As 23andMe continues to investigate a data breach within its customers' accounts, a state politician is pressing the genetic testing company about what exactly was exposed in the leak and what the hackers wanted out of it.
Connecticut Attorney General William Tong issued an inquiry letter to 23andMe Tuesday expressing concern about the breach, which he says targeted more than 5 million users, specifically those of Ashkenazi Jewish and Chinese heritage.
Tong notes that the breach resulted in at least 1 million user data profiles of Ashkenazi Jewish heritage and hundreds of thousands of user profiles listing Chinese heritage being targeted and sold on the black market.
"The increased frequency of antisemitic and anti-Asian rhetoric and violence in recent years means that this may be a particularly dangerous time for such targeted genetic information to be released to the public," Tong said in a statement.
23andMe is in the business of collecting & analyzing the most sensitive information about individuals - their genetic code.
This incident raises questions about their processes to obtain consent from users, as well as the steps taken to protect confidential personal information. pic.twitter.com/uanfPiOAM1
— AG William Tong (@AGWilliamTong) October 31, 2023
Earlier this month, 23andMe disclosed that certain customer profile information shared by its DNA Relatives feature was collected by others without their authorization.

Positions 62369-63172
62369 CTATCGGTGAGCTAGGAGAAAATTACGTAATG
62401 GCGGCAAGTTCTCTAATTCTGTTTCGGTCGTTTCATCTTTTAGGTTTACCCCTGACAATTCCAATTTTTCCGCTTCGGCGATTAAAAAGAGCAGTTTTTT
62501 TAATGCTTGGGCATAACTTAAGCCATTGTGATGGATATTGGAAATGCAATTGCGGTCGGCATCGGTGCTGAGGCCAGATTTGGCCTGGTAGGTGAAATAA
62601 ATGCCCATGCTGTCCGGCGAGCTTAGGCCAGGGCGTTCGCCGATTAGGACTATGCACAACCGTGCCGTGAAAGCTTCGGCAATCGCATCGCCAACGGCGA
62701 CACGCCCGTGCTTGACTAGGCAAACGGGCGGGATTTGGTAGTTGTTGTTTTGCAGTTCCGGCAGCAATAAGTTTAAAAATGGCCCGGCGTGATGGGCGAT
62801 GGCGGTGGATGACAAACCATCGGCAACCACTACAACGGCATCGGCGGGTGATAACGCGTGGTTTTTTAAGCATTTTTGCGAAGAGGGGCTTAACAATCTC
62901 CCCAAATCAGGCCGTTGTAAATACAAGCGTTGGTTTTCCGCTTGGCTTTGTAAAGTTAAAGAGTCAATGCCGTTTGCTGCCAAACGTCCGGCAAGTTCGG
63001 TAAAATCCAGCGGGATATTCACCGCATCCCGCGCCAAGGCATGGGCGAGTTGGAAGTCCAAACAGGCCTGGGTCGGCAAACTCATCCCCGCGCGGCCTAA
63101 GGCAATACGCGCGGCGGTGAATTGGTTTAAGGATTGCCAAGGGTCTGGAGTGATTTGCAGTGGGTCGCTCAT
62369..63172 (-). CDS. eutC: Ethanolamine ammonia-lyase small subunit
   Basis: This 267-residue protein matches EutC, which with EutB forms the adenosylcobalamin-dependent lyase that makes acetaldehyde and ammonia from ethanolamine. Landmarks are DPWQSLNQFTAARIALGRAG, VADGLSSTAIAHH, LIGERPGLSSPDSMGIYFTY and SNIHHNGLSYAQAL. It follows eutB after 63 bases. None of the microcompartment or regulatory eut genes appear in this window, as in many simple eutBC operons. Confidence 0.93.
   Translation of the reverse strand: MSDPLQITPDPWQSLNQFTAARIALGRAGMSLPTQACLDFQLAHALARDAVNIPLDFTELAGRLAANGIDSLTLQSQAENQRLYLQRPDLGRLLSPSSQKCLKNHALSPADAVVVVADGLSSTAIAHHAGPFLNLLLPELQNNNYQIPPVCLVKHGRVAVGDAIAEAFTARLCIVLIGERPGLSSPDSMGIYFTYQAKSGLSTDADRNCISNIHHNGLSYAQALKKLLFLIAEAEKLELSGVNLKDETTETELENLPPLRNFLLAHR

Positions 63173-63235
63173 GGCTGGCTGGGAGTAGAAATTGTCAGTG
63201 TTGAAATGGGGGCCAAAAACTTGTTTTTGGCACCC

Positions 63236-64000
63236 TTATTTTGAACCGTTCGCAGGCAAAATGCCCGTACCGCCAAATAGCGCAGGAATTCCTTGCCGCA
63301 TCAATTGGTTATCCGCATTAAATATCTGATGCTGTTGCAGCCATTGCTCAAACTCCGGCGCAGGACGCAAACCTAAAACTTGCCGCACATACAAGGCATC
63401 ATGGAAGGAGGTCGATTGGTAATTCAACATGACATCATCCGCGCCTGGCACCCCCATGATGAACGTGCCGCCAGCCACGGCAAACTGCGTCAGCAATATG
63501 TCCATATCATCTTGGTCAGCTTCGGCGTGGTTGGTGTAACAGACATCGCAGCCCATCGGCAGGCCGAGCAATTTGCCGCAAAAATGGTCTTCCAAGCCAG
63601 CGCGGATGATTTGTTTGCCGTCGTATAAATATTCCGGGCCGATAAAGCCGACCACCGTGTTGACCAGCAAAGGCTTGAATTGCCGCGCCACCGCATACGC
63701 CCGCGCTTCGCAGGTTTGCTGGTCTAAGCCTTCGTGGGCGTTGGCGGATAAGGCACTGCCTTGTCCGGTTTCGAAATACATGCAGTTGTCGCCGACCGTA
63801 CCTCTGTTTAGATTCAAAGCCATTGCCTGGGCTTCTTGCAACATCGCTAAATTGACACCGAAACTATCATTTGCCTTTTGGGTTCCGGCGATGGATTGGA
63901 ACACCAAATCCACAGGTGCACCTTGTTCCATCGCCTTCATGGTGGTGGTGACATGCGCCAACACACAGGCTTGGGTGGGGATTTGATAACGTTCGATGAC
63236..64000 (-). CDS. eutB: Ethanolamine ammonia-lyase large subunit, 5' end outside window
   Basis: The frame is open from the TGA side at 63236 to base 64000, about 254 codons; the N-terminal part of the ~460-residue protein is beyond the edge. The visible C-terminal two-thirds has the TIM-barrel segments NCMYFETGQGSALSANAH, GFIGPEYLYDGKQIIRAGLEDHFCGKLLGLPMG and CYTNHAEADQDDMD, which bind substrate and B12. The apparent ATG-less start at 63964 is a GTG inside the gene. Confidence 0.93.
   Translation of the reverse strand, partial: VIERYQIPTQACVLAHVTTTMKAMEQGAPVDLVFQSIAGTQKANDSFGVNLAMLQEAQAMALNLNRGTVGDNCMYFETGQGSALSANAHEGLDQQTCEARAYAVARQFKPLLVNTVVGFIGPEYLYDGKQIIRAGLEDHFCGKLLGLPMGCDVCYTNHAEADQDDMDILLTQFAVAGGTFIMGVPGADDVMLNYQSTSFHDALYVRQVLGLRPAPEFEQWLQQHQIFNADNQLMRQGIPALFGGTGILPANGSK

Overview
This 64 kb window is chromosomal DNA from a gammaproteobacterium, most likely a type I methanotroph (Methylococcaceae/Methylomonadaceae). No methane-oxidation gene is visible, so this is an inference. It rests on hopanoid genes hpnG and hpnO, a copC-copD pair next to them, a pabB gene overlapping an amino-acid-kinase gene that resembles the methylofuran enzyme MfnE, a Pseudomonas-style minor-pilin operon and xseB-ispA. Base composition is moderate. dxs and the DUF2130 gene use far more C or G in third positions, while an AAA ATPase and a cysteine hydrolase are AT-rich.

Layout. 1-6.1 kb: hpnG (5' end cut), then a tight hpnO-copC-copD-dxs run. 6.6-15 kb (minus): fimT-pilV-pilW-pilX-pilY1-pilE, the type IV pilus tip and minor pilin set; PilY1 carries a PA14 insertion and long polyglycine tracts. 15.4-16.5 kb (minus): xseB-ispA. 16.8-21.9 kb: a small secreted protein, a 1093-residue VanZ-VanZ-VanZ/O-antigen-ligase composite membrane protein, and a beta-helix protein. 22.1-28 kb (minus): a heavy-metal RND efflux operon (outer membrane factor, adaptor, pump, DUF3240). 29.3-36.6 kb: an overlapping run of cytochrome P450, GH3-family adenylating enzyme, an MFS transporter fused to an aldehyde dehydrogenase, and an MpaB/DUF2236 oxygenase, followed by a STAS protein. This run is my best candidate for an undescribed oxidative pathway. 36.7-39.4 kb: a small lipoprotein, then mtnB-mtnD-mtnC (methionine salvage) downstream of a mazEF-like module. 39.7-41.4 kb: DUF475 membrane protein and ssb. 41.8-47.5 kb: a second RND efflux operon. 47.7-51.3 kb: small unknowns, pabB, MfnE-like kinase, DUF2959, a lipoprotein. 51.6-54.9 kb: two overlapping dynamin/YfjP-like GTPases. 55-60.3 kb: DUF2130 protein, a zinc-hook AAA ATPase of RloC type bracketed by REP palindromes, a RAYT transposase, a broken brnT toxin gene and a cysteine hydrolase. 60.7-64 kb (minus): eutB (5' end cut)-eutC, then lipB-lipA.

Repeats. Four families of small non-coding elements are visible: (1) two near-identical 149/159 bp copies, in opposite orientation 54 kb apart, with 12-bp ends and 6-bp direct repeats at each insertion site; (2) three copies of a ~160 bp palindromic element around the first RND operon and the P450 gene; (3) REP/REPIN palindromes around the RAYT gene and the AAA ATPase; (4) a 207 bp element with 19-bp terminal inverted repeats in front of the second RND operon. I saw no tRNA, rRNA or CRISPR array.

The company said it believes this occurred due to the use of "recycled login credentials," meaning hackers would already know a user's 23andMe username and password if they had already used the credentials on a site that had been previously hacked.
As of its latest update on Oct. 20, 23andMe said it was investigating the security breach and has temporarily disabled some features within the DNA Relatives tool as a precaution.
It also said it's working with federal law enforcement officials, but Tong said Tuesday that the company hadn't submitted a data breach notification to the attorney general's office. Connecticut requires a notice be provided no later than 60 days after a personal information breach of one of its residents.
"23andMe is in the business of collecting and analyzing the most sensitive and irreplaceable information about individuals: their genetic code," Tong said in the letter. "This incident raises questions about the processes used by 23andMe to obtain consent from users, as well as the measures taken by 23andMe to protect the confidentiality of sensitive personal information."
Among the 14 requests listed in his inquiry, Tong is requesting that 23andMe provide his office with the total number of individuals who were affected and which categories of personal information were compromised. He's also asking for definitive answers on if and what Connecticut resident information "has been made available on the dark web" and, if so, how that could have occurred with existing "safeguards." The letter lists Nov. 13 as the deadline for 23andMe to respond.
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